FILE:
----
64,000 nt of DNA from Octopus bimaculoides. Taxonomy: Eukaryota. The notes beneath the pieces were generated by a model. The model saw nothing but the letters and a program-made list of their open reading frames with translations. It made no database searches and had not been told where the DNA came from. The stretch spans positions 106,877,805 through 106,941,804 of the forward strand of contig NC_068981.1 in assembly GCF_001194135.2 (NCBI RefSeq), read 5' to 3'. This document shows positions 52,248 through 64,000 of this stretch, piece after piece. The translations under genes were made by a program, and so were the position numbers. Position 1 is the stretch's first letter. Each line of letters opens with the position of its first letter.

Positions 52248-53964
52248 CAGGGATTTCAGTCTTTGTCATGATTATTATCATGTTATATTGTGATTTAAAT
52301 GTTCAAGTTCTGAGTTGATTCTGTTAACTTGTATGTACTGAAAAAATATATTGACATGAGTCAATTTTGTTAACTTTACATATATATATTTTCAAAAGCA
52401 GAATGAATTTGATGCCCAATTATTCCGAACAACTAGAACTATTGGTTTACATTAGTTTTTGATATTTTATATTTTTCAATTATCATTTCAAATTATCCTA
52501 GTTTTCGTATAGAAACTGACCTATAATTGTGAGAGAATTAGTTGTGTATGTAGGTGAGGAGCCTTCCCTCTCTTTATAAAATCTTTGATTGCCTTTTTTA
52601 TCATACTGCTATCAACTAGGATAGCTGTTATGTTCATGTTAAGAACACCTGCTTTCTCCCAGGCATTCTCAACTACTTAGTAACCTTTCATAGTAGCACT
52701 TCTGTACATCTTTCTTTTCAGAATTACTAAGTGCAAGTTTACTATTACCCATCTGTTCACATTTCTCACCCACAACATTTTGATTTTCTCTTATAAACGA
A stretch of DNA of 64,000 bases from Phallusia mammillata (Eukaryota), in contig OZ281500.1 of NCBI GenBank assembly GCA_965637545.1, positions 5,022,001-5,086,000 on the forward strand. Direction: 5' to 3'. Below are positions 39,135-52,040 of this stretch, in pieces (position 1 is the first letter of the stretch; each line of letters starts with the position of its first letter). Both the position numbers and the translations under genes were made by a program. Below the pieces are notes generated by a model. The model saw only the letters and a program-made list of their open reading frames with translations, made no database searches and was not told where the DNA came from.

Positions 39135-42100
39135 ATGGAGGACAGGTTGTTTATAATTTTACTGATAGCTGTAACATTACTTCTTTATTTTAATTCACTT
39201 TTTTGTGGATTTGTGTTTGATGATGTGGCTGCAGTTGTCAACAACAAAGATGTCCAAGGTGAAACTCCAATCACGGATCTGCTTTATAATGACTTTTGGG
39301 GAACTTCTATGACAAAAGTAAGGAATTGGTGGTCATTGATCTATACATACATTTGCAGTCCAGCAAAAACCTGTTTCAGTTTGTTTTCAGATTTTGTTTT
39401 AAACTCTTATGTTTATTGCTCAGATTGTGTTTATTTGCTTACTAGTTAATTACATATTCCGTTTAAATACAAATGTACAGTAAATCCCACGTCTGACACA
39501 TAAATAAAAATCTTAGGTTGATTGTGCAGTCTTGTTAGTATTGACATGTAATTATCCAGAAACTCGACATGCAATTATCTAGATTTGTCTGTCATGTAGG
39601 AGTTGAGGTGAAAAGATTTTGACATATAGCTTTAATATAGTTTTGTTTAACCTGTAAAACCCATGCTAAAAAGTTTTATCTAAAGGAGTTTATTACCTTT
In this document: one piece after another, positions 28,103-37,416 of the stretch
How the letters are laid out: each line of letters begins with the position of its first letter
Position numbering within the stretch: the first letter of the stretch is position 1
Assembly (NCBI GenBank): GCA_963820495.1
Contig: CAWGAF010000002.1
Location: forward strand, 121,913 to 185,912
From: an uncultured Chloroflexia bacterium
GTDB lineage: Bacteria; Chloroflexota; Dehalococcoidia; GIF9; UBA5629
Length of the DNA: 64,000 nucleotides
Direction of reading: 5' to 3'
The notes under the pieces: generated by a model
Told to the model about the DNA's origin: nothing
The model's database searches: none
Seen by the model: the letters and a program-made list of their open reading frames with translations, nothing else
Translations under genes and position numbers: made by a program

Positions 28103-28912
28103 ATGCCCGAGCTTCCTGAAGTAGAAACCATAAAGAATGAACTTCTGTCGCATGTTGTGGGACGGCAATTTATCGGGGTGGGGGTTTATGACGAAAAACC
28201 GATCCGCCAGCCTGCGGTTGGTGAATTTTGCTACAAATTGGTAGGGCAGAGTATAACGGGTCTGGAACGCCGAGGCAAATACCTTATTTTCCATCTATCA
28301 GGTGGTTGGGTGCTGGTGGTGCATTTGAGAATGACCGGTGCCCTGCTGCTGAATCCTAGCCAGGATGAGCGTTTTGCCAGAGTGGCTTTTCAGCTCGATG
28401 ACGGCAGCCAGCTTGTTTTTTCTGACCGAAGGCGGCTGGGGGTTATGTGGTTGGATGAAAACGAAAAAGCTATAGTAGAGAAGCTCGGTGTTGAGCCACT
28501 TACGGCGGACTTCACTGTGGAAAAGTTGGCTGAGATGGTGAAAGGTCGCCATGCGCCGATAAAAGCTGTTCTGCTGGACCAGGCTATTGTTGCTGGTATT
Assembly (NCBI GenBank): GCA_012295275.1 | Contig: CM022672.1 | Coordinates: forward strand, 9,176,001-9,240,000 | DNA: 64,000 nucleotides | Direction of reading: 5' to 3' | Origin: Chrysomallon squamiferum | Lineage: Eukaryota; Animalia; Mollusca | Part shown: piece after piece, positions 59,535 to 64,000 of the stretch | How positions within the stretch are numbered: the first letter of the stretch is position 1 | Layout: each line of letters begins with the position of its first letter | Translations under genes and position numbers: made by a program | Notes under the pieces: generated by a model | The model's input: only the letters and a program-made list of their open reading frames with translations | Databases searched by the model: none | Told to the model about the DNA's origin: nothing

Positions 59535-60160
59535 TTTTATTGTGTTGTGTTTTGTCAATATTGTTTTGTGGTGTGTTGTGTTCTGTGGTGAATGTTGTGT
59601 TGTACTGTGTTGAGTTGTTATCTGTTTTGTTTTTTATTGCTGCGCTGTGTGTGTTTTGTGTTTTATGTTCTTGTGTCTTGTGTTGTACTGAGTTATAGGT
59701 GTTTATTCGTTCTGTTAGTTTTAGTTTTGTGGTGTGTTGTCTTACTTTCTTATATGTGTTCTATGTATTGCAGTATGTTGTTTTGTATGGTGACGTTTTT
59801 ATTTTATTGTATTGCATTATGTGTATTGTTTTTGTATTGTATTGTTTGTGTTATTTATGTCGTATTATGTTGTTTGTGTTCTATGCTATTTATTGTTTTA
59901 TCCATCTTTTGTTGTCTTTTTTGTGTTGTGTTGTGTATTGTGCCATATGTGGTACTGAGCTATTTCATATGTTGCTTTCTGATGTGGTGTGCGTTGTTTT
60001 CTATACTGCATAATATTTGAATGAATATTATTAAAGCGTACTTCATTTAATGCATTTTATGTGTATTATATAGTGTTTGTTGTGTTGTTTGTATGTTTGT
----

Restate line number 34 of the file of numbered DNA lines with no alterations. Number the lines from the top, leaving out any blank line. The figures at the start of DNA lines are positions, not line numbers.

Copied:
28201 GATCCGCCAGCCTGCGGTTGGTGAATTTTGCTACAAATTGGTAGGGCAGAGTATAACGGGTCTGGAACGCCGAGGCAAATACCTTATTTTCCATCTATCA